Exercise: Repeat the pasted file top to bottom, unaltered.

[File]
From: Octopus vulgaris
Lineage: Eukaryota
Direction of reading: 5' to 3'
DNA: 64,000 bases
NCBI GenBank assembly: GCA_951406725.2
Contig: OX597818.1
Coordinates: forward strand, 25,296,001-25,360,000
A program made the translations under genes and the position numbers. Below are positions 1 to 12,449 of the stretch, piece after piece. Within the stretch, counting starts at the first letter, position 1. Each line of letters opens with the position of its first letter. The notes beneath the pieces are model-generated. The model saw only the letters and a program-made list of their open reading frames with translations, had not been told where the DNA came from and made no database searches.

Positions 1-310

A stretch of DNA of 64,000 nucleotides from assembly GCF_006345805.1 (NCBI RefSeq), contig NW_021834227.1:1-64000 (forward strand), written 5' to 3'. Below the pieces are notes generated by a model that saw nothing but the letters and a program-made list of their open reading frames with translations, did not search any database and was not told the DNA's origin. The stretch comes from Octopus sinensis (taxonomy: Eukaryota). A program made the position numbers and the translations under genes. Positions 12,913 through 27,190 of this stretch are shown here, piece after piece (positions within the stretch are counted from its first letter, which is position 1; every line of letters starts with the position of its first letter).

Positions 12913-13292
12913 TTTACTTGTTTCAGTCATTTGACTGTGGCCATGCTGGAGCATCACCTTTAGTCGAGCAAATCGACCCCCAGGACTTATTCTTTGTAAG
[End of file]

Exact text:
From: Octopus vulgaris
Lineage: Eukaryota
Direction of reading: 5' to 3'
DNA: 64,000 bases
NCBI GenBank assembly: GCA_951406725.2
Contig: OX597818.1
Coordinates: forward strand, 25,296,001-25,360,000
A program made the translations under genes and the position numbers. Below are positions 1 to 12,449 of the stretch, piece after piece. Within the stretch, counting starts at the first letter, position 1. Each line of letters opens with the position of its first letter. The notes beneath the pieces are model-generated. The model saw only the letters and a program-made list of their open reading frames with translations, had not been told where the DNA came from and made no database searches.

Positions 1-310

A stretch of DNA of 64,000 nucleotides from assembly GCF_006345805.1 (NCBI RefSeq), contig NW_021834227.1:1-64000 (forward strand), written 5' to 3'. Below the pieces are notes generated by a model that saw nothing but the letters and a program-made list of their open reading frames with translations, did not search any database and was not told the DNA's origin. The stretch comes from Octopus sinensis (taxonomy: Eukaryota). A program made the position numbers and the translations under genes. Positions 12,913 through 27,190 of this stretch are shown here, piece after piece (positions within the stretch are counted from its first letter, which is position 1; every line of letters starts with the position of its first letter).

Positions 12913-13292
12913 TTTACTTGTTTCAGTCATTTGACTGTGGCCATGCTGGAGCATCACCTTTAGTCGAGCAAATCGACCCCCAGGACTTATTCTTTGTAAG